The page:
New Delhi: With a full day dedicated to showcasing the works of 71 designers from various nooks and corners of India, and a host of other designers lined up to amp up the style quotient on the ramp, the Amazon India Fashion Week Autumn Winter 2017 (AIFW A/W 2017) -- with a set up inspired by Germany's Bauhaus movement -- is poised to be exciting for the design community and aficionados.
The Jawaharlal Nehru Stadium here will enliven on Wednesday with the fashion gala which, for the first time, is happening for four days instead of five.
"The graphics at the venue this time are very different. The inspiration for the fashion week's venue has been taken from the graphics of the Bauhaus movement. There are elements like a half circle, a triangle... Those kind of graphics," Sunil Sethi, President of the event's organising body -- Fashion Design Council of India (FDCI) -- told IANS.
Bauhaus was a German art school, operational from 1919 to 1933, that combined crafts and the fine arts. It was famous for its approach to design, what it publicised and taught.
"The venue is very minimalist and very modern," Sethi said, and added that the exhibition area where designers will have stalls has also been given a twist.
"We are trying to make the exhibition area more open so that people can see it from outside as well. We will also have a new band playing live music everyday. The idea is to have a lot of open space this time," Sethi said.
In terms of fashion, the star opener of this season will be a full day dedicated to handlooms and textiles.
Presenting their works will be students of The Handloom School, supported by designers and labels like Akaaro, Eka, Neeru Kumar, Rajesh Pratap Singh, Rohit Bal, Sanjay Garg, Suket Dhir and Eleven Eleven.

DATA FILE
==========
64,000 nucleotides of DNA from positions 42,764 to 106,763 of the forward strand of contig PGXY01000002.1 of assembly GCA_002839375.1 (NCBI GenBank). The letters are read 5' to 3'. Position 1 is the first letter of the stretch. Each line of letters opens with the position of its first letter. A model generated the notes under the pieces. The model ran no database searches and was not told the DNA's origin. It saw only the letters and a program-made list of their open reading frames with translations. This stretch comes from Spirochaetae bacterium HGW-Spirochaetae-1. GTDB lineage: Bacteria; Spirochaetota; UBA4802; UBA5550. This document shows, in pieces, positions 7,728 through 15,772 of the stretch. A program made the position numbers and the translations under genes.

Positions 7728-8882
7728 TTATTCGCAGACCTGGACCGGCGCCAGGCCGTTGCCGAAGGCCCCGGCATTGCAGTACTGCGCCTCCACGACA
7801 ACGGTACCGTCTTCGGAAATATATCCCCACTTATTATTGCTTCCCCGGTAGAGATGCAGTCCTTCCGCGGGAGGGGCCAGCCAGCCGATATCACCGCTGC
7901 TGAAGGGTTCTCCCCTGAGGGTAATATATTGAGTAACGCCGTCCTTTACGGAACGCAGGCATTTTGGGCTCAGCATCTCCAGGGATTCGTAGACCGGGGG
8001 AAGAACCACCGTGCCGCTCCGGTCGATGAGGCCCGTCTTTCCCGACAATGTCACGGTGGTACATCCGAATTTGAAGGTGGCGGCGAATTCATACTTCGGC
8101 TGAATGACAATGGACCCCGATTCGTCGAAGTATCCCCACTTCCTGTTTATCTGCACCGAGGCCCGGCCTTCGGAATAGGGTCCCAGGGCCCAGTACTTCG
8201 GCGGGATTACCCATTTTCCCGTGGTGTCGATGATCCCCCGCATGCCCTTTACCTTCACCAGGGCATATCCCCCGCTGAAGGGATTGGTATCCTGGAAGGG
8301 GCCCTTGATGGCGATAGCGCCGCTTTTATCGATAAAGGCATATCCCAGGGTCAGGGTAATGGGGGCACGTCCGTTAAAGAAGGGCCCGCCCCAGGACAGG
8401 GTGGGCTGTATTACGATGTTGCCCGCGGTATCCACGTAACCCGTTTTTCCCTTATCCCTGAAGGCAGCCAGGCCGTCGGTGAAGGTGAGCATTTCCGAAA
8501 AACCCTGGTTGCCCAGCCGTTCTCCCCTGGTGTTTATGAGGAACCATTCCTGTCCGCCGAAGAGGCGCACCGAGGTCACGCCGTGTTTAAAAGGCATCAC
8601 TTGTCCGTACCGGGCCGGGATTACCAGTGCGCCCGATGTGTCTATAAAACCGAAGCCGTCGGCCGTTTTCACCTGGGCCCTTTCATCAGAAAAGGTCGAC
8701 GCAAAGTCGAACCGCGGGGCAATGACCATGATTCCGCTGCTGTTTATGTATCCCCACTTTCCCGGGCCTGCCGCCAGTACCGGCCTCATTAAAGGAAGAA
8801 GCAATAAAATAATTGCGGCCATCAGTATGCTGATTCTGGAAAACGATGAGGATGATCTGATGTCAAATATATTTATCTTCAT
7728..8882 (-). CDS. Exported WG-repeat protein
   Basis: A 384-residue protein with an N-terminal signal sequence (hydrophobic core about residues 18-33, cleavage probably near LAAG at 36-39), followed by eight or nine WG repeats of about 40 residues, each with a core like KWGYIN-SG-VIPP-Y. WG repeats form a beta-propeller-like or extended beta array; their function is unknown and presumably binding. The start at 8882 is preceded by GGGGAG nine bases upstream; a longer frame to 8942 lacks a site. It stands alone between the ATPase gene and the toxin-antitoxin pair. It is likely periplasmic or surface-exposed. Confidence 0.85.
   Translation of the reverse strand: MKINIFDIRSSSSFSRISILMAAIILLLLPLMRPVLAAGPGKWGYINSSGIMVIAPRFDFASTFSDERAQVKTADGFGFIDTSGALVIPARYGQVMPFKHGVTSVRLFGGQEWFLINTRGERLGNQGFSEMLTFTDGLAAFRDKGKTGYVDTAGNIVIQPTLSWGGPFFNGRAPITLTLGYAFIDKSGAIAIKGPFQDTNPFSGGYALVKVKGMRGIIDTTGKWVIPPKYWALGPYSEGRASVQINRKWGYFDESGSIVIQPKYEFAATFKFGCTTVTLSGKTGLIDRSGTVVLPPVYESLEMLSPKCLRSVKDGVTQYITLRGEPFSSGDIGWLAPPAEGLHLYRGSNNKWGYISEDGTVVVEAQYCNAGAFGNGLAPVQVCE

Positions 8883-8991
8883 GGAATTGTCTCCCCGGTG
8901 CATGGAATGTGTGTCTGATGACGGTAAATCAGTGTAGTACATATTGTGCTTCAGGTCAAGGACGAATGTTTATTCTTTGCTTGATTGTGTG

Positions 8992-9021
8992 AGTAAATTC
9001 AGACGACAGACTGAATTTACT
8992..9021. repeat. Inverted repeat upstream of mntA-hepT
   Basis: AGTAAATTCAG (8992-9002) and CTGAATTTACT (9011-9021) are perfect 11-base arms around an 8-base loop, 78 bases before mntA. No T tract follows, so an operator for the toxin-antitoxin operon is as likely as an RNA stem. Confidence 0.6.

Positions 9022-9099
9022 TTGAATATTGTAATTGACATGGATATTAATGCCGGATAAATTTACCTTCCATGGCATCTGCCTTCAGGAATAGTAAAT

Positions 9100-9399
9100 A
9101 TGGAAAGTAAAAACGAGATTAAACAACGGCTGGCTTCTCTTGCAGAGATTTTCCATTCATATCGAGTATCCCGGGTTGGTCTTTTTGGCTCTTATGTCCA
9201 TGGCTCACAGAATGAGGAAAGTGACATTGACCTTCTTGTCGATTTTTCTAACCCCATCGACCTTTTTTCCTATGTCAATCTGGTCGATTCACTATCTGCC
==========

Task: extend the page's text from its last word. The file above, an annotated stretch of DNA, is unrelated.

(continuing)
A special show dedicated to Indonesian textiles and techniques will also take place as part of FDCI's partnership with Jakarta Fashion Week (JFW) to enable a cross-cultural exchange of designer talent between the two platforms.
This apart, with Jharkhand as the partner state for the fashion event, creations from there will find their way to the ramp.
"With the government of Jharkhand collaborating with FDCI, it proves the credibility of fashion. That shows how serious fashion is and we are encouraging textiles from all over the country and how Indian designers can help in making the product more contemporary," Sethi said.
This edition is also special as veteran designer Madhu Jain will be celebrating 30 years in the industry as a craft revivalist and textile conservationist, along with Krishna Mehta who is known for bringing Maheshwari fabrics into the limelight.
Designers Abraham and Thakore will highlight the irregularity of Indian textures, using pure Indian cottons that are either hand woven or hand printed.
Giving out 55 modern day narratives of Indian traditional drapes will be a show by fashion brand Vogue as part of its celebration of a decade in India.
Another unique bit will be an off-site show by designer Samant Chauhan, known for his creations in Bhagalpur silk. This time, he has dabbled with golden threads of Assam. And yet another off-site show will be by Aneeth Arora at the Crafts Museum here.
Fashion designer Namrata Joshipura will present a New York-inspired collection with actress Alia Bhatt as showstopper, and ending the fashion gala will be designers Tarun Tahiliani and Amit Aggarwal.
What about the buyers?
Sethi says at least 200 buyers -- national and international -- are expected to be present. These would include those from the Middle East, US, London, Japan and Russia.